Four Women-Owned Boutique Hotels to Support

Four Women-Owned Boutique Hotels to Support

Our pick of the best women-owned boutique hotels to support on International Women’s Day (and beyond)

a crowded space – there are an estimated 187,000 hotels open
around the world – meeting a woman hotelier is still surprisingly
rare. According to the UN, some 54 per cent of tourism industry
employees are now women, but if you glance across the imaginary
table of all the globe’s hotel owners, the majority are still –
depressingly – male.

What better way, then, to support the women making leaps in the
travel world than to book a stay at a woman-owned boutique hotel
this summer? Here are four of our favourite.

Women-owned hotels to book for your next escape

Hotel Aristide, syros, greece

Hotel Aristide

Syros, Greece

The nine-room Hotel Aristide in Syros’ well-heeled Vaporia
neighbourhood is a sustainability-driven, swoon-worthy stay run by
a triad of high-achieving women. Oana Aristide, author of a
literary thriller published in the same year as she opened the
hotel, 2022, transformed a dilapidated but distinguished
neoclassical building on the waterfront of the island’s main town,
Hermoupolis, with help from her mother, Simona, and sister Jasmin,
a practising doctor. The result? A boutique stay that celebrates
Syros’ offbeat character and showcases the island’s industrial
heritage through local craftsmanship. Rooms are colourful and
expressive, an art gallery sits alongside the restaurant and two
bars, and there are regular artists’ residencies and workshops on
site throughout the year.

Oana Aristide’s insider guide to

27 Babagiotou St, 84100 Hermoupolis, Syros,
+30 228 108 1601

Jnane Tamsna, Marrakech

Jnane Tamsna

Marrakech, Morocco

Former lawyer Meryanne Loum-Martin is the only Black woman
hotelier in Marrakech. The 24-key Jnane Tamsna, a joint project
between the hotelier and her ethnobotanist partner Gary Martin (who
designed the property’s lush three-and-a-half hectares of palm and
olive groves, as well as the rambunctious kitchen gardens),
delivers colourful, cosy bohemian interiors, and welcoming little
luxuries, like complimentary fresh grapefruit juice, a rotation of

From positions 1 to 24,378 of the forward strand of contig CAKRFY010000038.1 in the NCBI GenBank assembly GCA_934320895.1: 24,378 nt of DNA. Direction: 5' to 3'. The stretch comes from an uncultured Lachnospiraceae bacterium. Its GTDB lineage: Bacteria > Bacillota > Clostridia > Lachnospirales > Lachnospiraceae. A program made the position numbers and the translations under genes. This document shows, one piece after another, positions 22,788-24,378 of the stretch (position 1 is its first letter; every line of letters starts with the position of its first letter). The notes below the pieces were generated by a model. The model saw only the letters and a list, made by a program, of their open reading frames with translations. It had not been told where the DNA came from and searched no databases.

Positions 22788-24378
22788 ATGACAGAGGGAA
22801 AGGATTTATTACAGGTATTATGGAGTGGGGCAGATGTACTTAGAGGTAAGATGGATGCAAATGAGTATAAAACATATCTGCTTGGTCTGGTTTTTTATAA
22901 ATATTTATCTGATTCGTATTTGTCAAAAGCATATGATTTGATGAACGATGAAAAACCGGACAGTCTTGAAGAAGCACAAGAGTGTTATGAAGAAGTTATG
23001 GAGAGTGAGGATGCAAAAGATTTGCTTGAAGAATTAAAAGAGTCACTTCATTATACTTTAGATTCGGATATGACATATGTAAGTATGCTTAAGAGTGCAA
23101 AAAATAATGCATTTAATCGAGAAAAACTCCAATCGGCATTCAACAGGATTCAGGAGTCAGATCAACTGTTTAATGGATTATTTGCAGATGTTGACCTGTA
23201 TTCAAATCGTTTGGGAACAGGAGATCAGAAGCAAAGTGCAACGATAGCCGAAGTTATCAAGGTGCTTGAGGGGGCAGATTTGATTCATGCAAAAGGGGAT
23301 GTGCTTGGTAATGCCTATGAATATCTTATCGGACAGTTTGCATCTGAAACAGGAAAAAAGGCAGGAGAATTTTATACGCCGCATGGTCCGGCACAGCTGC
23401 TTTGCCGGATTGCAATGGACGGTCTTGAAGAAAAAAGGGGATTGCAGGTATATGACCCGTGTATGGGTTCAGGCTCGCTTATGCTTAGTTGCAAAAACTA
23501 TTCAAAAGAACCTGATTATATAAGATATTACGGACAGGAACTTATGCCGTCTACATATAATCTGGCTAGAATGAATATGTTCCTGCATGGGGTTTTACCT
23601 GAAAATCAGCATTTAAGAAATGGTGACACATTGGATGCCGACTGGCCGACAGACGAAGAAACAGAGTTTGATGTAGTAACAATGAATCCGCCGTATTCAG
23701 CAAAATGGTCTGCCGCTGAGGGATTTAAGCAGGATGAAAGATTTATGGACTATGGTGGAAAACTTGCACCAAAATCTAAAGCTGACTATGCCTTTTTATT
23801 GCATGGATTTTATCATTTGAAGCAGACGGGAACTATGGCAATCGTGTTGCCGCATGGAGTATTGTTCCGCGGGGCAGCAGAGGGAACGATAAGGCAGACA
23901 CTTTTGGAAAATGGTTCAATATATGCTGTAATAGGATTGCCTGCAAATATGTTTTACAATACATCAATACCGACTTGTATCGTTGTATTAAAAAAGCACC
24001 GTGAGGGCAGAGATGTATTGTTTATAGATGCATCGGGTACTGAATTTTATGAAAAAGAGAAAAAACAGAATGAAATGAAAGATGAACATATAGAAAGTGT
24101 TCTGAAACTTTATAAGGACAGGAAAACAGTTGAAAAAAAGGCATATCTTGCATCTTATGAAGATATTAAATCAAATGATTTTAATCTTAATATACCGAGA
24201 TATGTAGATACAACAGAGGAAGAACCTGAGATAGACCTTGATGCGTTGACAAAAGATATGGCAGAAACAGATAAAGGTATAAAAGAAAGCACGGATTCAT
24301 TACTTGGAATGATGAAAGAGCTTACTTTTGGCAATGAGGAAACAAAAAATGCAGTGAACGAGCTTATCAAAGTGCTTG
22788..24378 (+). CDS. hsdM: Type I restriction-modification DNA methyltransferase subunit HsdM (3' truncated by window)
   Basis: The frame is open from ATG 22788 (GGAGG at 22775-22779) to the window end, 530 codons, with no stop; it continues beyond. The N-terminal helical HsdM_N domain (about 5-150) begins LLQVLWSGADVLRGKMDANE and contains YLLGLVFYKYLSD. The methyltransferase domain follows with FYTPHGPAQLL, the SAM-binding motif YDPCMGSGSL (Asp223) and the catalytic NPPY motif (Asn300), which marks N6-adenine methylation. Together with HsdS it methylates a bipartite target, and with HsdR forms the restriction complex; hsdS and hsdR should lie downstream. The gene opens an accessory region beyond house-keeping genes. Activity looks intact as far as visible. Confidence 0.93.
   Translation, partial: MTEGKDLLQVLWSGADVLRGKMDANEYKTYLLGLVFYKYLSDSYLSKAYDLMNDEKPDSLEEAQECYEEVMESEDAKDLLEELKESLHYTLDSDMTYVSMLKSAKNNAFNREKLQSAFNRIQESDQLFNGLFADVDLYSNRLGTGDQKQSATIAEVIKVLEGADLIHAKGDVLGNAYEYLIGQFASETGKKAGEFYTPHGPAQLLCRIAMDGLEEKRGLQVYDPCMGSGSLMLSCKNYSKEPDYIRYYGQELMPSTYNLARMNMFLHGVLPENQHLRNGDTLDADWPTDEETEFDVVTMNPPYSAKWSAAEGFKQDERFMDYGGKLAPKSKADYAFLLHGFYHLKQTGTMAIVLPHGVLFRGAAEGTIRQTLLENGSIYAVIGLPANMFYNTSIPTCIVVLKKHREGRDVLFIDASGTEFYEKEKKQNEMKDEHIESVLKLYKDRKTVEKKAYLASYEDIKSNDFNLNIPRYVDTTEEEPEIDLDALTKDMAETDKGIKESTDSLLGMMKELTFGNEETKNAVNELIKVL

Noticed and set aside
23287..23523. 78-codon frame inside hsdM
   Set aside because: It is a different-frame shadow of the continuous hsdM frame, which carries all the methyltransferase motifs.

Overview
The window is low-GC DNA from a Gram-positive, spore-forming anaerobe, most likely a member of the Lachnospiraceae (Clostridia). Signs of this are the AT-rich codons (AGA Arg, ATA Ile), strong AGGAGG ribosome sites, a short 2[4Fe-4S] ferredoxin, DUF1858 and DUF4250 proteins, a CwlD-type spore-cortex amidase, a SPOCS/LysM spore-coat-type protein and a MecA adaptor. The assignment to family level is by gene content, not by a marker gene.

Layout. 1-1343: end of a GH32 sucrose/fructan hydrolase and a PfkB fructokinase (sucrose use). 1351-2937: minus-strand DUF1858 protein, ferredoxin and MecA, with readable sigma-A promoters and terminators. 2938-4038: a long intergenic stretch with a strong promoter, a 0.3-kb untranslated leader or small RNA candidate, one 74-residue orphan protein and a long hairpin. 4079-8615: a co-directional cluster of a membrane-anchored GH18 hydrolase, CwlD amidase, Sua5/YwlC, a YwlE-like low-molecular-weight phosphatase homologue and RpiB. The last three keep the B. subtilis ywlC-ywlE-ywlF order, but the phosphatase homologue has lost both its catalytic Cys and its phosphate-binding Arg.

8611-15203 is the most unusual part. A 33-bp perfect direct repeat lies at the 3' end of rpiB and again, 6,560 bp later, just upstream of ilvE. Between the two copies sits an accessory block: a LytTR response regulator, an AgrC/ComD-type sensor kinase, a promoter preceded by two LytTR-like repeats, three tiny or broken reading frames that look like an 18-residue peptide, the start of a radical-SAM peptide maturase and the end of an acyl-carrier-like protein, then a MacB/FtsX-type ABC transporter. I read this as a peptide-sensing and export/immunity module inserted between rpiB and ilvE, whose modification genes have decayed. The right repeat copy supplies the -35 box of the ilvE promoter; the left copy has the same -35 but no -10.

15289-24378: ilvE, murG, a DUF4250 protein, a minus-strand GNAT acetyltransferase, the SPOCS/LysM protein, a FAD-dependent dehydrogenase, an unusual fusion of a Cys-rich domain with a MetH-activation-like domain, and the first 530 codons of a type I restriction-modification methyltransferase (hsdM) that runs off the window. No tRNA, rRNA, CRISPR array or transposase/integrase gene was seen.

regular events, and, in Loum-Martin, an encyclopaedic knowledge of
Morocco and its culture. Located a 20-minute drive from the medina,
the hotel’s five character-imbued villas (all with pools) are
spread throughout the verdant gardens, and there’s also a tennis
court and a restaurant serving a Mediterranean-influenced menu.

Douar Abiad, Palmeraie, Marrakech 40000, Morocco
+212 5243 28484

Portia Hart, Townhouse Founder
Townhouse Cartagena, Columbia


Cartagena, Colombia

British-Trinidadian Portia Hart was bewitched by Colombia after
travelling through the country; seven years later, her boutique
hotel, Townhouse, in Cartagena’s historic walled city, is a love
letter to the destination, the hotelier’s adoration written out in
the aesthetics, ambience and socially-conscious ambition of the
11-bed stay. One of a collection of businesses helmed by Hart (that
also includes two beach clubs and an environmental enterprise in
the region), the hotel’s unstuffy rooms are decorated with
colourful murals by a local artist. Upstairs, an award-winning,
palm-fringed rooftop bar is a favourite dusk hangout destination
for city residents. And, in keeping with Hart’s unerring admiration
of the region, the hotel aims to preserve, as well as celebrate,
its home: 75 per cent of the property’s waste is diverted from
landfill, a regenerative farm supplies the on-site restaurant, and
roughly 80 per cent of the hotel’s outgoings are spent within

Read our interview with Hart in Vol. 36: Discovery

36-88 Carrera 7, Centro, Cartagena 130001,
+57 304 355 1068

Seku Bi

Dakar, Senegal

Ethiopian-American entrepreneur Yodit Eklund – the woman behind
trendsetting African surf brand Bantu Wax – blends European and African culture
in her seven-room stay, Seku Bi, in Dakar. Housed within two French
colonial villas on the Petite Corniche, the hotel takes care to
preserve historical features – like the original terrazzo floors
and the airy, classical proportions – but balances the old with
striking contemporary local artwork and furniture made by
pan-African designers. Uniforms worn by the women on the team are
the handiwork of Senegalese designer Adama Paris. The in-house
Italian restaurant, Il Pappagallo, is helmed by Abdou Fall, a
Senegalese chef who spent his childhood in Turin, and now whips up
Italian-influenced dishes using local ingredients.

33 Rue Bérenger Féraud, Dakar 10200, Senegal
+221 33 842 2202

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